Updates from Monday, July 14
Jimmy Graham, New Orleans Saints tight end. That's the first phrase that pops up when reading Graham's Twitter biography. Now, "tight end" officially defines his status in the NFL, too, as independent arbitrator Stephen Burbank declined his appeal Wednesday to be paid at the wide receiver franchise tag level.
Ian Rapoport of NFL.com passed along the news of the decision:
Albert Breer of NFL.com also passed along the reasoning behind the decision:
Rapoport later reported on how this will impact the two sides striking a long-term extension via Chris Wesseling of NFL.com:
Now that Jimmy Graham is locked in as a tight end under the franchise tag, the question is whether he can agree to a long-term contract with the New Orleans Saints by the July 15 deadline for franchised players.
NFL Media Insider Ian Rapoport reported on Wednesday's edition of NFL Total Access that agent Jimmy Sexton and general manager Mickey Loomis will be starting at "ground zero" in negotiations.
Both sides were waiting for Wednesday's ruling as a benchmark for talks. Graham now has 10 days to appeal, which looms as a potential complication.
There is a very real possibility, per Rapoport, that Graham will balk at signing his tender if there is no agreement by the deadline.
Burbank sided with the NFL's argument in the grievance hearing, which stated he should earn the tight end franchise tag over the one given to wide receivers.
Citing data that showed he lined up way more in traditional "wide receiver" positions on the field—either in the slot or split outside—than the traditional tight end stance, Graham challenged New Orleans' ability to tender him the tight end tag. The franchise tag is paid out as the mean of the highest five salaries at a particular position.
The dichotomy means a lot more than $5 million for both sides. Being considered a wide receiver meant huge leverage for Graham in long-term contract negotiations with the Saints. New Orleans has just over $1 million in salary-cap space with Graham having a hold of $7.035 million, per Spotrac.com.
Burbank ruling in favor of Graham would have created a situation where the Saints would have to release players or rapidly work out a long-term deal with a low first-year cap number. In essence, it would have forced their hand to acquiesce to whatever demands Graham and his agent laid on the table. The wide receiver tag also would have upped Graham's ability to ask for so-called wide receiver money.
The opposite is true for Graham. Graham is unquestionably the best "tight end" in football. But, as evidenced by the difference in their tag numbers, tight ends are not given nearly the same value around the NFL. Rob Gronkowski has the highest average salary for a tight end at $9 million. There are nine receivers who have deals averaging $9 million or more per season.
Graham can still appeal Burbank's ruling. It's possible, albeit unlikely, that we'll see a change here that shifts the ruling in his way. The NFLPA issued a statement on the ruling on its website, indicating it would support Graham in the next step of the process:
The NFLPA will review with Jimmy Graham the decision from Arbitrator Stephen Burbank which permits the player to be designated as a tight end for Franchise Tag purposes. We will advise Graham of his options and carefully determine next steps in this matter.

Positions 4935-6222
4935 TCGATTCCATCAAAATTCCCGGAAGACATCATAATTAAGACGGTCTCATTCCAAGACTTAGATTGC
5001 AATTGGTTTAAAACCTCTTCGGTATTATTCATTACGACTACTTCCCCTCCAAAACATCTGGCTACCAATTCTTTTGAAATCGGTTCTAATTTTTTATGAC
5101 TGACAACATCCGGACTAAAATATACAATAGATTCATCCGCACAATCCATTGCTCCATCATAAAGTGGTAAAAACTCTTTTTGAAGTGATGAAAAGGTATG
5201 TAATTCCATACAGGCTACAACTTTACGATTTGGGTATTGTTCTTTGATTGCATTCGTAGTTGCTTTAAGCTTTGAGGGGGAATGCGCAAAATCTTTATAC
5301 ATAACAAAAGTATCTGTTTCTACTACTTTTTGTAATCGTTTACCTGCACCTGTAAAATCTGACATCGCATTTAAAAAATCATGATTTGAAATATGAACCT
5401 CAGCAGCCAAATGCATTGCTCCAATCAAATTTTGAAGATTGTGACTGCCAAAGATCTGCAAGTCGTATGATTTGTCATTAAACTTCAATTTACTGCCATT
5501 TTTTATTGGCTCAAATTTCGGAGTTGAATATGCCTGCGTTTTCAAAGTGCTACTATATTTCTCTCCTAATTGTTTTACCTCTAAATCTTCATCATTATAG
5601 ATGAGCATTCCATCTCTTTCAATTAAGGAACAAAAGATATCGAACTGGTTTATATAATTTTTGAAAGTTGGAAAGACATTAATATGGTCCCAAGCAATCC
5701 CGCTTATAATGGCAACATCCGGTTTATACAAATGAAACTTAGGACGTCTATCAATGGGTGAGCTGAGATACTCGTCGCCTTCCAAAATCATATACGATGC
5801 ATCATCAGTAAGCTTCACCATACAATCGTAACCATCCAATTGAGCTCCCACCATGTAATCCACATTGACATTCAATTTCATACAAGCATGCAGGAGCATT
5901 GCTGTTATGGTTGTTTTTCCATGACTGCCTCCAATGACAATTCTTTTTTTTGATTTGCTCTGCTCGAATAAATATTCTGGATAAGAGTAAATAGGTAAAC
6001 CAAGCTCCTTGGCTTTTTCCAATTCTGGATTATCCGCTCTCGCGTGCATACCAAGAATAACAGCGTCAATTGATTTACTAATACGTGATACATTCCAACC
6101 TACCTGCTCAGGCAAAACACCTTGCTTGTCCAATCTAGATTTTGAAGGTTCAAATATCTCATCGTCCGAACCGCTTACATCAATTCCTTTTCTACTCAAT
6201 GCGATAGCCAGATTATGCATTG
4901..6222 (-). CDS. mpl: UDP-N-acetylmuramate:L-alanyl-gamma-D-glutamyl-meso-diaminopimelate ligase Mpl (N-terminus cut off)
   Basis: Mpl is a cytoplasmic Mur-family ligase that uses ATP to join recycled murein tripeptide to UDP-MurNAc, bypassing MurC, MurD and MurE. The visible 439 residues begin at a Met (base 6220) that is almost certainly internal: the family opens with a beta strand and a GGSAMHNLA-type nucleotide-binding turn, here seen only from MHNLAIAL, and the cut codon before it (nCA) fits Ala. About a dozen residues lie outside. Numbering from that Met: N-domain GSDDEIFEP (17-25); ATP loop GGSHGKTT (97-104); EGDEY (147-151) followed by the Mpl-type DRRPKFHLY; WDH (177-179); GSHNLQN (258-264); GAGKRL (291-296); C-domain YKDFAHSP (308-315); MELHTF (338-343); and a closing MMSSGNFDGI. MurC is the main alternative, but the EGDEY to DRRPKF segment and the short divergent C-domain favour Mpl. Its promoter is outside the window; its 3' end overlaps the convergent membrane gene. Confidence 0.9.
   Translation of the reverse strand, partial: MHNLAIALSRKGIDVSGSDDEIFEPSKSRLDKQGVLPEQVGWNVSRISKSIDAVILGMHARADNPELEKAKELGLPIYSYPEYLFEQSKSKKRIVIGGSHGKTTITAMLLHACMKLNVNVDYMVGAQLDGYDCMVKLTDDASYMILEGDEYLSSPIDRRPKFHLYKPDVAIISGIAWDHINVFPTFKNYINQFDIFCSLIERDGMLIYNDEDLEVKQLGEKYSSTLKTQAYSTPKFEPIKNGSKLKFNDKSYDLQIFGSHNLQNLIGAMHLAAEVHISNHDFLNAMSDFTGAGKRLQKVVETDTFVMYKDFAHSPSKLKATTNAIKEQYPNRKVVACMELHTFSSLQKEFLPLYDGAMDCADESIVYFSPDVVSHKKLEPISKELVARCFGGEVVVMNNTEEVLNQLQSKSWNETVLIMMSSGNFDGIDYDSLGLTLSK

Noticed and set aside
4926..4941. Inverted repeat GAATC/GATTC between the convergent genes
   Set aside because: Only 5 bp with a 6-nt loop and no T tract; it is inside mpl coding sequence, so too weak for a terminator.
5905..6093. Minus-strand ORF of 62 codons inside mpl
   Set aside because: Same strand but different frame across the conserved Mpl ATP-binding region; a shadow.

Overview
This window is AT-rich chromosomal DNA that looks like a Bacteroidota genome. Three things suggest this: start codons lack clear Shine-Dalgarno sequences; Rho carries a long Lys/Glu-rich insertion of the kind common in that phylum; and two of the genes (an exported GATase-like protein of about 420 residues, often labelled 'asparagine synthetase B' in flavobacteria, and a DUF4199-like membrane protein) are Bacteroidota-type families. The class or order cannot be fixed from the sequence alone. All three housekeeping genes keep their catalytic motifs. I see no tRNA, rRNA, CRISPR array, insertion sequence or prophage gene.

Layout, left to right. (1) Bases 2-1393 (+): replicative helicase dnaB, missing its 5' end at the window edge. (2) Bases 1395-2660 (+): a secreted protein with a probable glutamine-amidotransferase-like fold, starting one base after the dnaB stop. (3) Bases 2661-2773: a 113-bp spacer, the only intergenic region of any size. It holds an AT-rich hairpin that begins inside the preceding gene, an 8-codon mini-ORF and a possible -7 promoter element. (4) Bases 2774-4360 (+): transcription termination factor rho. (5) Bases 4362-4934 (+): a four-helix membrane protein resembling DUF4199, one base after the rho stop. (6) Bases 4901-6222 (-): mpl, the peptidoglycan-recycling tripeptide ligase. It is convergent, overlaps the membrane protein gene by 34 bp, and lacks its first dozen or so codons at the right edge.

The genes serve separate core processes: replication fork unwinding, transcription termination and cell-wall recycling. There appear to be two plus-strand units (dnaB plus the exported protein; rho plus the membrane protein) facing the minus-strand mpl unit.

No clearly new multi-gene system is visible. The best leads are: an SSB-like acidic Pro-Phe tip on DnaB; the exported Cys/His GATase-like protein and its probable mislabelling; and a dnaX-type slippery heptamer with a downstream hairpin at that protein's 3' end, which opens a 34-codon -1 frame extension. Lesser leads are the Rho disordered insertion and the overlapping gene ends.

We will also continue to assist Graham and his representation as necessary to help the player reach a fair long-term deal with the New Orleans Saints.
But this result will only create greater tension in a relationship that's seemed increasingly frayed as the offseason has gone along. The Saints have been public—and often harsh—in their dismissal of Graham as a tight end.
"Isn't that what we drafted him as?" general manager Mickey Loomis told reporters last month. "Isn't that what he made the Pro Bowl as? That's what we see him as, a tight end...That's what makes him valuable."
Even quarterback Drew Brees has been a bit dismissive. He was strident in calling Graham a "tight end" in January before relenting a bit and calling him a "hybrid" in June. He also seemed confident that the Saints offense could survive with or without Graham in the fold.
"Look at our numbers over the last eight years," Brees told reporters. "We've had a lot of different guys in there. Jimmy's only been here four years. He's only been here half the time. We were putting up some pretty big numbers before he got here, and we've been putting up some big numbers since he's been here."
One other tight end, Greg Olson of the Carolina Panthers, approved of the decision:
Graham, 27, has made the Pro Bowl two of the last three years and was a first-team All-Pro in 2013. He finished 15th in the league with 1,215 receiving yards and was 13th with 86 receptions, though it's arguably Graham's nose for the end zone that makes him special. His 16 receiving touchdowns were an NFL high last year and he's touched paydirt 36 times over the last three seasons.
When compared to other tight ends, only a fully healthy Gronkowski can match Graham's effect. Judging him against the game's best wideouts is when it becomes far more tricky. He's not on the level of Calvin Johnson, Josh Gordon, A.J. Green and other truly elite wideouts. Those guys can stretch the field and make the difficult catches in the middle of the field. Graham has never made a catch of 60 yards or more and his yards per reception average ranked 32nd in 2013.
At the heart of the issue here is whether Graham is the game's best tight end or merely a very good NFL receiver. There is no "hybrid" option made available by NFL bylaw.
When it comes down to it, that more than anything is why Burbank ruled in favor of the league.
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